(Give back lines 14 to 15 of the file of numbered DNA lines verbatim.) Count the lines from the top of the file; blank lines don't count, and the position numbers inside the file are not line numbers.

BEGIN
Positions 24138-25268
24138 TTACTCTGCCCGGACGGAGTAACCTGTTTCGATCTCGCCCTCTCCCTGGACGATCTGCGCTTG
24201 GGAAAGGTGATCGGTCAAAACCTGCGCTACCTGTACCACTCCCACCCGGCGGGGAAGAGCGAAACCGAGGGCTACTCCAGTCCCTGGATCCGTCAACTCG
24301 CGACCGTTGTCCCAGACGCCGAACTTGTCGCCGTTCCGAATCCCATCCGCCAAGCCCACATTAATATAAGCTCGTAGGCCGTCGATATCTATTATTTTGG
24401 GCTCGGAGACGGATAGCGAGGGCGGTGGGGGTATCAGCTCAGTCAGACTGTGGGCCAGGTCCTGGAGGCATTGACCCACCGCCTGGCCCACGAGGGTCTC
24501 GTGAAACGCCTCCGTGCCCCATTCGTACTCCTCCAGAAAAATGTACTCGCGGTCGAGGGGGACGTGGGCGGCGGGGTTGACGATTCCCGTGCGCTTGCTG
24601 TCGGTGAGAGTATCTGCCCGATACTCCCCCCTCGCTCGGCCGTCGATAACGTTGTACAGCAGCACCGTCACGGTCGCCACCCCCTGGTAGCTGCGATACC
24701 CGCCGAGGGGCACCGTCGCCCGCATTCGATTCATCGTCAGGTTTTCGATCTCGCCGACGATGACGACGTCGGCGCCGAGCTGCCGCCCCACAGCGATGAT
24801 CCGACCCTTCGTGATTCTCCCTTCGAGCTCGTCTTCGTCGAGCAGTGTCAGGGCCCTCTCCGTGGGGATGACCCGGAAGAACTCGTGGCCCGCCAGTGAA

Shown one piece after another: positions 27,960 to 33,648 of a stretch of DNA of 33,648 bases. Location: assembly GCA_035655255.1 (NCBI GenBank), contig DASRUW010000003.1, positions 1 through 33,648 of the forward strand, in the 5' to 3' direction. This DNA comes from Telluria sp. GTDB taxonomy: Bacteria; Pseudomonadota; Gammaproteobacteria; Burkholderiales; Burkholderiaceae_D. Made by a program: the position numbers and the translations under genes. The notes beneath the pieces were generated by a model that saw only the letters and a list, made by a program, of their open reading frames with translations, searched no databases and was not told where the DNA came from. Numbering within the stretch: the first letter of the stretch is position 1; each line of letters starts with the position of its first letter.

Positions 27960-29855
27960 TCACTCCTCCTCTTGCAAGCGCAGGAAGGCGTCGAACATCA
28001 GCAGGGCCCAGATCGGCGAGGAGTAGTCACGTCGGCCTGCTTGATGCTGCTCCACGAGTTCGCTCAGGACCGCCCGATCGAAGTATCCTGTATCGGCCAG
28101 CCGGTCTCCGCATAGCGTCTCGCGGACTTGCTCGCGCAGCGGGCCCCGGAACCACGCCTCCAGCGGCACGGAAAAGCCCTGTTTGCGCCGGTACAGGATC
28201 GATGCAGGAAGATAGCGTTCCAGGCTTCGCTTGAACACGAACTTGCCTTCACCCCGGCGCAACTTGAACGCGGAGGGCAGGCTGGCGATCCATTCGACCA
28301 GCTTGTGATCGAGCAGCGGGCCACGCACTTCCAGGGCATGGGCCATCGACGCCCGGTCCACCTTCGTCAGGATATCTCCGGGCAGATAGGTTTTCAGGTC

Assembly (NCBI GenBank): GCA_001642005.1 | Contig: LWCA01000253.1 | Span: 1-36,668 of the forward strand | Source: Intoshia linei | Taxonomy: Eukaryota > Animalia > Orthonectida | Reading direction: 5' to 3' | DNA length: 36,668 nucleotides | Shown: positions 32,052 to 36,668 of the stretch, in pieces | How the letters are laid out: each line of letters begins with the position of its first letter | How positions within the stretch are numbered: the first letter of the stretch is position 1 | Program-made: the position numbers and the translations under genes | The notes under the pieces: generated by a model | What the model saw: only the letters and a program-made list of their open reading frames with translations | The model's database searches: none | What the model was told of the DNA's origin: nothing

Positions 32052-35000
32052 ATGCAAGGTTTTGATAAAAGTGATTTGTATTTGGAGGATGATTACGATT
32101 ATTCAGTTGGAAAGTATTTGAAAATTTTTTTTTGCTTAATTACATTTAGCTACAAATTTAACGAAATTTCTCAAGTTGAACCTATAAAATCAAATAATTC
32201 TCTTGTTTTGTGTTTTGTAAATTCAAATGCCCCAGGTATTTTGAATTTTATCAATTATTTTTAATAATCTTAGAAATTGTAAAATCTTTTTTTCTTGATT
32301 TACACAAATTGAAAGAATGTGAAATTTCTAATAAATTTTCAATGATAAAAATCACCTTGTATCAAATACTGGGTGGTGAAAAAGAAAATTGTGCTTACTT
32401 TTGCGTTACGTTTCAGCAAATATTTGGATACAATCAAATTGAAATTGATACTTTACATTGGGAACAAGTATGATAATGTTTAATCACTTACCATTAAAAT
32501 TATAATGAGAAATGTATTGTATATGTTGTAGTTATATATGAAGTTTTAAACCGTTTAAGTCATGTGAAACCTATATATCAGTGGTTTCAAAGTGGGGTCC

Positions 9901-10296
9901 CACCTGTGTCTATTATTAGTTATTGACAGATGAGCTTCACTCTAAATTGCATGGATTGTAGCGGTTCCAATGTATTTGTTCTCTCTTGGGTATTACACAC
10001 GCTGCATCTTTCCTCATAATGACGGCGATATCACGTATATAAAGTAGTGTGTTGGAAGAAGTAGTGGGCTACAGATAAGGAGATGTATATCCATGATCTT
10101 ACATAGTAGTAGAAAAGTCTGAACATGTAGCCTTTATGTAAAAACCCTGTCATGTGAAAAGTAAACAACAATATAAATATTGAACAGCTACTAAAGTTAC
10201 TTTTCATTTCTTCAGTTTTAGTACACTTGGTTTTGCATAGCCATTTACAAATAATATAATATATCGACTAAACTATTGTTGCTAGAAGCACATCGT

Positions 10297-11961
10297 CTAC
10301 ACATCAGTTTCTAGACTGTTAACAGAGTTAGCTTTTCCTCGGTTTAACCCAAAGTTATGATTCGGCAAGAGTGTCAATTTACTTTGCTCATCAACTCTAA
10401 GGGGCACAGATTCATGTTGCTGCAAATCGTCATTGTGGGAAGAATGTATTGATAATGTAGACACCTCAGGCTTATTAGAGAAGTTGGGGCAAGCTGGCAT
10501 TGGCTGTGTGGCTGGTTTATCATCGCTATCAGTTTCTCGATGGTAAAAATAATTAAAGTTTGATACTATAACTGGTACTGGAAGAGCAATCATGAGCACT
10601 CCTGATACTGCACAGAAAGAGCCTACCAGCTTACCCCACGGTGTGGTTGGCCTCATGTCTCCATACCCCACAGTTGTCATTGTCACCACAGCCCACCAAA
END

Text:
28101 CCGGTCTCCGCATAGCGTCTCGCGGACTTGCTCGCGCAGCGGGCCCCGGAACCACGCCTCCAGCGGCACGGAAAAGCCCTGTTTGCGCCGGTACAGGATC
28201 GATGCAGGAAGATAGCGTTCCAGGCTTCGCTTGAACACGAACTTGCCTTCACCCCGGCGCAACTTGAACGCGGAGGGCAGGCTGGCGATCCATTCGACCA